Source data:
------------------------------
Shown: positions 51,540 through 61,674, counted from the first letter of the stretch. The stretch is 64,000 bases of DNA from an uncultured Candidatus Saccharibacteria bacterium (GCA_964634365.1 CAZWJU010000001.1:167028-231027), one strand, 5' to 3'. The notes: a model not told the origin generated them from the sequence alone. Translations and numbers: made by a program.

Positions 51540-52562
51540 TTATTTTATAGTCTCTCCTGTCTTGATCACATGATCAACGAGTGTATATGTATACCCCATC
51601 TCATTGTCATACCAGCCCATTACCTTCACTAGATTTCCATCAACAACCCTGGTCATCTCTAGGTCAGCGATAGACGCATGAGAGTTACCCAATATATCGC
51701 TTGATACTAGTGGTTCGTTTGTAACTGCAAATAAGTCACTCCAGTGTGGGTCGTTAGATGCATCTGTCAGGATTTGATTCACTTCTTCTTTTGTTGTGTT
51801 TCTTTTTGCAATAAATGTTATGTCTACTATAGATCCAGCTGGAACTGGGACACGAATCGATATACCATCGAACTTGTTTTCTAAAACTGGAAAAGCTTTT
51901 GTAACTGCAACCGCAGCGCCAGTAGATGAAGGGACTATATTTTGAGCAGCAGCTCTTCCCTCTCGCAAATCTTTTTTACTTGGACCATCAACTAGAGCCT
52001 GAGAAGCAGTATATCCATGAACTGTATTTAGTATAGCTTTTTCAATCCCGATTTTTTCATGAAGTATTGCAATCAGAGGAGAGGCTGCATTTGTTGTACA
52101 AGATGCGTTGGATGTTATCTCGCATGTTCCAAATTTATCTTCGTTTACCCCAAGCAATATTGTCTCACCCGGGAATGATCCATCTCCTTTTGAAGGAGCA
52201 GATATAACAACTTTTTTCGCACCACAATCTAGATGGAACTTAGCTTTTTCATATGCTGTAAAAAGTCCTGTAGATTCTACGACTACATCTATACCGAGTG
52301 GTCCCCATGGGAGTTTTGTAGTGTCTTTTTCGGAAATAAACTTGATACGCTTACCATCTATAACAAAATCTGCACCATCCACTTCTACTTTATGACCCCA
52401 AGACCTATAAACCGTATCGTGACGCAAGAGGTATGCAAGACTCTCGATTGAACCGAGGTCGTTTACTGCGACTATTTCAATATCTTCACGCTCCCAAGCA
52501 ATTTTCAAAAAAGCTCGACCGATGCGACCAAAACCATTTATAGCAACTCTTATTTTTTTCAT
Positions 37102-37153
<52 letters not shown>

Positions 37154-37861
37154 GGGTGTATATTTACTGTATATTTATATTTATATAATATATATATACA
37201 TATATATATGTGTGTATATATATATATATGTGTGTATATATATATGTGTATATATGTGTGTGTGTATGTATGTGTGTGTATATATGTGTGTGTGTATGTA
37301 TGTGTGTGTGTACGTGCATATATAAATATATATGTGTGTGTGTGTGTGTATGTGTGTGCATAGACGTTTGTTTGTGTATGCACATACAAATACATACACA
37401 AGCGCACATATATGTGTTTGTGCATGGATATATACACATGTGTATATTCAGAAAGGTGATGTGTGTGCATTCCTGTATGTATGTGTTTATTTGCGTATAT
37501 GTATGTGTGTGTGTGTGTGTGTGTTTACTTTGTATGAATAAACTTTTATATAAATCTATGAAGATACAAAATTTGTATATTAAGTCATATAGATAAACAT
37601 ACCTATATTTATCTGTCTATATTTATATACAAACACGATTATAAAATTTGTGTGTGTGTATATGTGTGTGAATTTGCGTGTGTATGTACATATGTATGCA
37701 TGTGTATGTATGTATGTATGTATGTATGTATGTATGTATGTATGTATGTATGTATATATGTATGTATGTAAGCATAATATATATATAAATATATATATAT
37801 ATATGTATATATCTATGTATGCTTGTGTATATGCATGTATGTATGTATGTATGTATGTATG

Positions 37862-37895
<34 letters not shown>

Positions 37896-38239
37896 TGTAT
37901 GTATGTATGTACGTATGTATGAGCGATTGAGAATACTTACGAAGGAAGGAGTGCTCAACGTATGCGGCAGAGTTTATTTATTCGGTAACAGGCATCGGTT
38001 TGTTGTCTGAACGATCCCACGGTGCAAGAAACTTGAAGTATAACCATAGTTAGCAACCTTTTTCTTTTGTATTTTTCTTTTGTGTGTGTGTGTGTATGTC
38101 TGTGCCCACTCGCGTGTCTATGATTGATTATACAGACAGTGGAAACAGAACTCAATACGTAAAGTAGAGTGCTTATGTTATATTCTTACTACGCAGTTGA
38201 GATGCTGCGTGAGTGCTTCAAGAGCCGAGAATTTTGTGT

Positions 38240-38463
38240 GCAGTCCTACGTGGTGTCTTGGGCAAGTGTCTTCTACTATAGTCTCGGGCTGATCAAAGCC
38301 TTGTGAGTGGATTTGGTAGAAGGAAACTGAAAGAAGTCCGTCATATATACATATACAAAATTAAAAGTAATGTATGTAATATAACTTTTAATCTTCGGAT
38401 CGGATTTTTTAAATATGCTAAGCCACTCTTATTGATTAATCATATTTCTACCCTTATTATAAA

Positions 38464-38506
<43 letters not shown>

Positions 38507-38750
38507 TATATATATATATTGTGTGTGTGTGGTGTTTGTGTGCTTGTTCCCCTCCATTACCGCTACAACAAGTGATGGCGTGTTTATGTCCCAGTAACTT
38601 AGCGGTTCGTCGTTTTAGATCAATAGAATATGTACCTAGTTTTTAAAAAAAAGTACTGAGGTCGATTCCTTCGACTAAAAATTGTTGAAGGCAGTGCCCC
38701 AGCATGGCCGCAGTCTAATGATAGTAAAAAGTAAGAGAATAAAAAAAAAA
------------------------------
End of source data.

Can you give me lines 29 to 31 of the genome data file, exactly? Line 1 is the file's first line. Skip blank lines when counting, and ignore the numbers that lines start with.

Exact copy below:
37901 GTATGTATGTACGTATGTATGAGCGATTGAGAATACTTACGAAGGAAGGAGTGCTCAACGTATGCGGCAGAGTTTATTTATTCGGTAACAGGCATCGGTT
38001 TGTTGTCTGAACGATCCCACGGTGCAAGAAACTTGAAGTATAACCATAGTTAGCAACCTTTTTCTTTTGTATTTTTCTTTTGTGTGTGTGTGTGTATGTC
38101 TGTGCCCACTCGCGTGTCTATGATTGATTATACAGACAGTGGAAACAGAACTCAATACGTAAAGTAGAGTGCTTATGTTATATTCTTACTACGCAGTTGA